Despite the challenges in finding trustworthy and loyal employees in a war-torn nation that is fraught with corruption, applying respect and incentives has led to a faithful employee base.
The rug operations are conducted in rural areas. While logistically more challenging, there is less corruption, and it is easier to find a positive reception and eager individuals who want to engage in a venture that will work toward rebuilding their country, rather than tearing it down.
Once the seed money from USAID was received, she began reaching out to Afghanistan’s local councils and provincial leaders to implement the business opportunity. Duckworth requires the local leaders and heads of households to agree to a social contract that must be signed by each of the weavers. If the local leaders do not want ARZU in their community, she moves on to another village. Lack of interest, however, does not seem to be a problem. In fact, she now has a waiting list of weavers who want to become enrolled in the program. These contracts enable Duckworth to realize her goal of supporting the communities today, while building a future for tomorrow’s generations.
The social contract provides a significant economic incentive, stipulating that the women will be paid a fair wage for the rugs, plus a 50 percent bonus for the highest quality work. As a result, the women earn an average annual income of about $1,200, or a wage three times that of the average household income in Afghanistan.
The first 30 weavers were contracted in June of 2004 in a small village outside of Kabul. Currently, ARZU has approximately 700 weavers working in seven different villages. Additionally, there are 52 staff members in Afghanistan and 13 more (full-time and part-time) in various parts of the United States. In all, 95 percent of the jobs that have been created are held by women.
In an effort to invest in the future, the contract also provides a social incentive by requiring that all children under the age of 15 in the household (both girls and boys) must attend school full-time, and that the women must attend literacy classes for about two hours a day. ARZU does not have the resources to build schools, so they collaborate with the Ministry of Education, which provides certification for ARZU’s educational programs and classes.
The program has been so successful that its availability has been expanded to women and children outside of the ARZU program. One of the most rewarding outcomes, for Duckworth and the women, is when they see thumbprints on the contracts transform into signatures as the women learn to write their own names.
Despite being in a country with one of the highest maternal mortality rates in the world (UNICEF, 2009), ARZU can also count among its successes that, of more than 300 women under their care, not one has died during childbirth. This success is due in large part to their partnership with the Ministry of Health to provide community health worker training and basic midwifery training to local villagers. These trained villagers then return to their communities where they work on a family-by-family basis and provide nutrition, sanitation, antenatal and postnatal education. This program currently serves over 10,000 villagers across Bamyan Province.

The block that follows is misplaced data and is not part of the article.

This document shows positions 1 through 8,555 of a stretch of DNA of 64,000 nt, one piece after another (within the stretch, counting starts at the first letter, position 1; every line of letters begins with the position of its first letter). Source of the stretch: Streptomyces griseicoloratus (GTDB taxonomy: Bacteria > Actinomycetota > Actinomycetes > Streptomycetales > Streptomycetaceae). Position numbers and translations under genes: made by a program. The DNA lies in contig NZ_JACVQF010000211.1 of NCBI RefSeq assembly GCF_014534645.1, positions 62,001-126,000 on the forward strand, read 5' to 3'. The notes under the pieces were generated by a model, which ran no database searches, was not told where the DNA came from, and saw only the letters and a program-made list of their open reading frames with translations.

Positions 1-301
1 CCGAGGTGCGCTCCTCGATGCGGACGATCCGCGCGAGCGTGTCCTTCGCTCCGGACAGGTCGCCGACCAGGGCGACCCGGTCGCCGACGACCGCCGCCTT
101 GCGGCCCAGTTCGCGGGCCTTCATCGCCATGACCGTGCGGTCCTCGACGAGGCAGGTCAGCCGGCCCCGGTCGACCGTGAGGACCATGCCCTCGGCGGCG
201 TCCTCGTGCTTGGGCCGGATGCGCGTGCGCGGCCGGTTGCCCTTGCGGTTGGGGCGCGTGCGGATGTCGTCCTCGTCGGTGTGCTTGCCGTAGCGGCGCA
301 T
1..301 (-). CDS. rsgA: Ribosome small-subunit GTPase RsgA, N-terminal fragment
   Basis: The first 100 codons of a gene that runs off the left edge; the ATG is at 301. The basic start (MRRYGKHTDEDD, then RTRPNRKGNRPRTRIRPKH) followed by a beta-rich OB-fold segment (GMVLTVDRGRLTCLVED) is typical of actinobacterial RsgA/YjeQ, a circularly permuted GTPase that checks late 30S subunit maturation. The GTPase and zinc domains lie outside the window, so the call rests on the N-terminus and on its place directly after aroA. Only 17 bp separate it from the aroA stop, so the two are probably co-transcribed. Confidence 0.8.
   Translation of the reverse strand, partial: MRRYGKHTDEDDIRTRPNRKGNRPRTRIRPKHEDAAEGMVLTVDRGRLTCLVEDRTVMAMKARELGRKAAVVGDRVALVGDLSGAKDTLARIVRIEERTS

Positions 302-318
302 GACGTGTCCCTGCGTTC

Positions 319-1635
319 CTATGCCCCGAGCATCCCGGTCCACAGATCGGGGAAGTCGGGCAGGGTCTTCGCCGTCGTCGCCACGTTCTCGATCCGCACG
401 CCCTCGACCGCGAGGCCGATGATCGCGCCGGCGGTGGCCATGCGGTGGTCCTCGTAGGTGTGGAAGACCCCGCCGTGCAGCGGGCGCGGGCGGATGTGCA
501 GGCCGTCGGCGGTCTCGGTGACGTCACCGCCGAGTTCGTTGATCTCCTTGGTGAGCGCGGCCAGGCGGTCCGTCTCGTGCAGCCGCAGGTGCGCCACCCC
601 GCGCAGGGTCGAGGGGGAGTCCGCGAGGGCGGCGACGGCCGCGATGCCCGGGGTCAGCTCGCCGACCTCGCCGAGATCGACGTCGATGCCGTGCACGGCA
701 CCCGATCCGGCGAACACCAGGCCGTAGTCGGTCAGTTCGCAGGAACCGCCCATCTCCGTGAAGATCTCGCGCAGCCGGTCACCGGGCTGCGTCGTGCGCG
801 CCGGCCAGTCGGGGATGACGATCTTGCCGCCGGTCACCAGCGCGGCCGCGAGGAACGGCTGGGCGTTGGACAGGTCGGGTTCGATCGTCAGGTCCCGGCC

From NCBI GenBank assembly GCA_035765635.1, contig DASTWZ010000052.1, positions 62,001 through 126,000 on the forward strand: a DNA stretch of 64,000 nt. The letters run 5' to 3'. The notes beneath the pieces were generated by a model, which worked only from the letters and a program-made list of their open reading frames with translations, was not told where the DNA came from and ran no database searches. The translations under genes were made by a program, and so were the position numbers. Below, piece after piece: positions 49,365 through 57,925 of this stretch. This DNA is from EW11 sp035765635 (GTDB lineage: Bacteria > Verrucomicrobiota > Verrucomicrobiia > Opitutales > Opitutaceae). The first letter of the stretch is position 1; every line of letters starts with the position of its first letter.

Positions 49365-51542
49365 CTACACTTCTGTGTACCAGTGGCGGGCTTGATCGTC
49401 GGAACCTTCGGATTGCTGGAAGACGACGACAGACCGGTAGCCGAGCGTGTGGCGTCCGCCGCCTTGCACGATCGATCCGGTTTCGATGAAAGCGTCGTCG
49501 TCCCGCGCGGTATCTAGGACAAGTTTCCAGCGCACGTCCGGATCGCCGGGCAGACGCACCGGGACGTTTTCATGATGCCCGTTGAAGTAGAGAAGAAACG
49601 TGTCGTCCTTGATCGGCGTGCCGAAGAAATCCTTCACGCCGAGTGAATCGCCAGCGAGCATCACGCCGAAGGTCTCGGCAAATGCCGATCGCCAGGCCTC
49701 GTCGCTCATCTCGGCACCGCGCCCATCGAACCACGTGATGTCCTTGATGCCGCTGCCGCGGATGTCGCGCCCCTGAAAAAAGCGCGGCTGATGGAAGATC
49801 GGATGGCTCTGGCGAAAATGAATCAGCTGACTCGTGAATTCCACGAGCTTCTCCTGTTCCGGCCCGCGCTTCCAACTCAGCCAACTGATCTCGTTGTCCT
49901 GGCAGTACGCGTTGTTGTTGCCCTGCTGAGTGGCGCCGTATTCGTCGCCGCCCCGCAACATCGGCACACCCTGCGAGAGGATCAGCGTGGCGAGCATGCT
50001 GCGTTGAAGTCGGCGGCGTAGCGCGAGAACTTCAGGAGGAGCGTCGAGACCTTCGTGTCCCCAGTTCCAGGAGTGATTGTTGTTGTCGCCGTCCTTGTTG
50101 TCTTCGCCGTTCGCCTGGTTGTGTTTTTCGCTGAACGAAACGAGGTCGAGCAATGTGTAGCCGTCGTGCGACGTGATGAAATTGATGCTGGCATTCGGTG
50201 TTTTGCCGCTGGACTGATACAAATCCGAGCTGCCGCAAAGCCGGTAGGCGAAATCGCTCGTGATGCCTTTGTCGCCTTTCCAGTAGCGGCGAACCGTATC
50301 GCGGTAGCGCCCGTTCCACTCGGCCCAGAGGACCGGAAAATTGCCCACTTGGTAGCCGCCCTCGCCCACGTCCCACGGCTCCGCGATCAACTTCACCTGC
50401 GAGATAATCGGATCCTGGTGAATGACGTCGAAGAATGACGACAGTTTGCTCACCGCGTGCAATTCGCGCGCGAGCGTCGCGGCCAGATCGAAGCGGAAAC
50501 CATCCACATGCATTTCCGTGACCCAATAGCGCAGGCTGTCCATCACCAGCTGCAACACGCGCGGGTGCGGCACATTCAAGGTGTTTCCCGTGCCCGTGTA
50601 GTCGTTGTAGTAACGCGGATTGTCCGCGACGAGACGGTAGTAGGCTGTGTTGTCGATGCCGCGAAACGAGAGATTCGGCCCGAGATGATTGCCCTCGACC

In the U.S., corporate support for ARZU’s efforts has been received through grant funding, volunteers, support for primary or major distribution channels, and a large customer base through the placement of both standard and custom rug orders. The purchase of rugs provides working capital and is essential to seeding ARZU’s programs.
As ARZU continues to grow, so does its impact on the Afghani culture, society and economy. Well on its way to achieving its initial goals, ARZU is now expanding its reach to new objectives, including farming and environmental sustainability. These efforts focus a lot of attention on water conservation and reclamation. Water is not only a valuable commodity in Afghanistan, but is essential to both farming and the final processing of rugs to bring out the luster of the dyes. Even a new women’s community center and a community garden/greenhouse and sports/wellness complex have been initiated.
For all of these achievements, and more, ARZU’s successes are being noticed by nonprofit, for-profit, and U.S. government organizations. Check out www.arzustudiohope.org to learn more about their operations and how they are expanding their programs, and to get information on how to purchase a rug for your home or business. Each rug comes with its own story and provides the purchaser with the satisfaction of knowing that the purchase is contributing to poverty alleviation and is transforming entire communities through commerce.